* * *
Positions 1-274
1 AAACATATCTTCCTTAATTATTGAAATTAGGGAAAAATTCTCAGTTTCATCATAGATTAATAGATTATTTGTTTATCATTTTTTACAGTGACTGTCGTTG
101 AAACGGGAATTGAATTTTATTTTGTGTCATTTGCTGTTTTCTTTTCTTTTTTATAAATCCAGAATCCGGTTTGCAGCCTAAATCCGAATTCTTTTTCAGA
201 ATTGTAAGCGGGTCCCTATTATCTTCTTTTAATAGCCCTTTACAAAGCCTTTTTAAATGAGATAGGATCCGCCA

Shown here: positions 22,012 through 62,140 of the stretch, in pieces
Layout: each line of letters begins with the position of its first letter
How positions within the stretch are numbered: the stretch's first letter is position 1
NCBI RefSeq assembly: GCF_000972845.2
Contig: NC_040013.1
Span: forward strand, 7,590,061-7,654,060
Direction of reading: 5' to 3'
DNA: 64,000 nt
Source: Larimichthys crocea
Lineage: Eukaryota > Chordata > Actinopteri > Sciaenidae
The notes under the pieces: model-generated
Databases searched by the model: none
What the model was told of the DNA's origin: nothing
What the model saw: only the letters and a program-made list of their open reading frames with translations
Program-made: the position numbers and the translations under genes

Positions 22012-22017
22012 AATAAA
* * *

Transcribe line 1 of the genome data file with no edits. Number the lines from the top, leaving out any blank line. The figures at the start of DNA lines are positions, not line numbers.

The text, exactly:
Positions 1-274